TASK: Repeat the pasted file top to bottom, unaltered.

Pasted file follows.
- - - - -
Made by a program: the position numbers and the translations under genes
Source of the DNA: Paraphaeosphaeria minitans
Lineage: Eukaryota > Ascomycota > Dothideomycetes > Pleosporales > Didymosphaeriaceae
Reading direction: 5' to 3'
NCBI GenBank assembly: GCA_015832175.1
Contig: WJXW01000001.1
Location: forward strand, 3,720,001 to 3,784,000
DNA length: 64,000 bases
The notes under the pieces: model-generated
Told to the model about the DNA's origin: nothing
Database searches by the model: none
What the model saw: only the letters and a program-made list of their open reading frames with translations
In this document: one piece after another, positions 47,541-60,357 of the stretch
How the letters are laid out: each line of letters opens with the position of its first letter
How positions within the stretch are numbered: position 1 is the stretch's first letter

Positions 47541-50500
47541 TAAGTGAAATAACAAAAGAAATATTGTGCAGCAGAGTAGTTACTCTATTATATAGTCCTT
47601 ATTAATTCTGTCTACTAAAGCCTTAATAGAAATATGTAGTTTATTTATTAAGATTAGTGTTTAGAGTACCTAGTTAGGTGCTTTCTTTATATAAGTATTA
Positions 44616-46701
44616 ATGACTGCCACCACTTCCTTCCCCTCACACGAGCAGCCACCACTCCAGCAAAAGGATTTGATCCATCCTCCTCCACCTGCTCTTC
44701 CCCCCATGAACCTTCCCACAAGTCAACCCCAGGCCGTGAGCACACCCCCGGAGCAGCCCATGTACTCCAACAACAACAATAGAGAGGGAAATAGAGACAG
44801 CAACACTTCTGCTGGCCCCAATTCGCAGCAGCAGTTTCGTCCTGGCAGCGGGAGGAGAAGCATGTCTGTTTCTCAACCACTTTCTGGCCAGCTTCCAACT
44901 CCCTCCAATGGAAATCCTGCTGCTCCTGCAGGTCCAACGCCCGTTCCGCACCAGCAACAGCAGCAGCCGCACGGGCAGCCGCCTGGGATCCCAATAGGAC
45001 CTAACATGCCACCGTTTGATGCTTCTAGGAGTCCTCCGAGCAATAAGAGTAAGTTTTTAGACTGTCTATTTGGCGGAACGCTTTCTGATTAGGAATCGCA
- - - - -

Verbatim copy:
Made by a program: the position numbers and the translations under genes
Source of the DNA: Paraphaeosphaeria minitans
Lineage: Eukaryota > Ascomycota > Dothideomycetes > Pleosporales > Didymosphaeriaceae
Reading direction: 5' to 3'
NCBI GenBank assembly: GCA_015832175.1
Contig: WJXW01000001.1
Location: forward strand, 3,720,001 to 3,784,000
DNA length: 64,000 bases
The notes under the pieces: model-generated
Told to the model about the DNA's origin: nothing
Database searches by the model: none
What the model saw: only the letters and a program-made list of their open reading frames with translations
In this document: one piece after another, positions 47,541-60,357 of the stretch
How the letters are laid out: each line of letters opens with the position of its first letter
How positions within the stretch are numbered: position 1 is the stretch's first letter

Positions 47541-50500
47541 TAAGTGAAATAACAAAAGAAATATTGTGCAGCAGAGTAGTTACTCTATTATATAGTCCTT
47601 ATTAATTCTGTCTACTAAAGCCTTAATAGAAATATGTAGTTTATTTATTAAGATTAGTGTTTAGAGTACCTAGTTAGGTGCTTTCTTTATATAAGTATTA
Positions 44616-46701
44616 ATGACTGCCACCACTTCCTTCCCCTCACACGAGCAGCCACCACTCCAGCAAAAGGATTTGATCCATCCTCCTCCACCTGCTCTTC
44701 CCCCCATGAACCTTCCCACAAGTCAACCCCAGGCCGTGAGCACACCCCCGGAGCAGCCCATGTACTCCAACAACAACAATAGAGAGGGAAATAGAGACAG
44801 CAACACTTCTGCTGGCCCCAATTCGCAGCAGCAGTTTCGTCCTGGCAGCGGGAGGAGAAGCATGTCTGTTTCTCAACCACTTTCTGGCCAGCTTCCAACT
44901 CCCTCCAATGGAAATCCTGCTGCTCCTGCAGGTCCAACGCCCGTTCCGCACCAGCAACAGCAGCAGCCGCACGGGCAGCCGCCTGGGATCCCAATAGGAC
45001 CTAACATGCCACCGTTTGATGCTTCTAGGAGTCCTCCGAGCAATAAGAGTAAGTTTTTAGACTGTCTATTTGGCGGAACGCTTTCTGATTAGGAATCGCA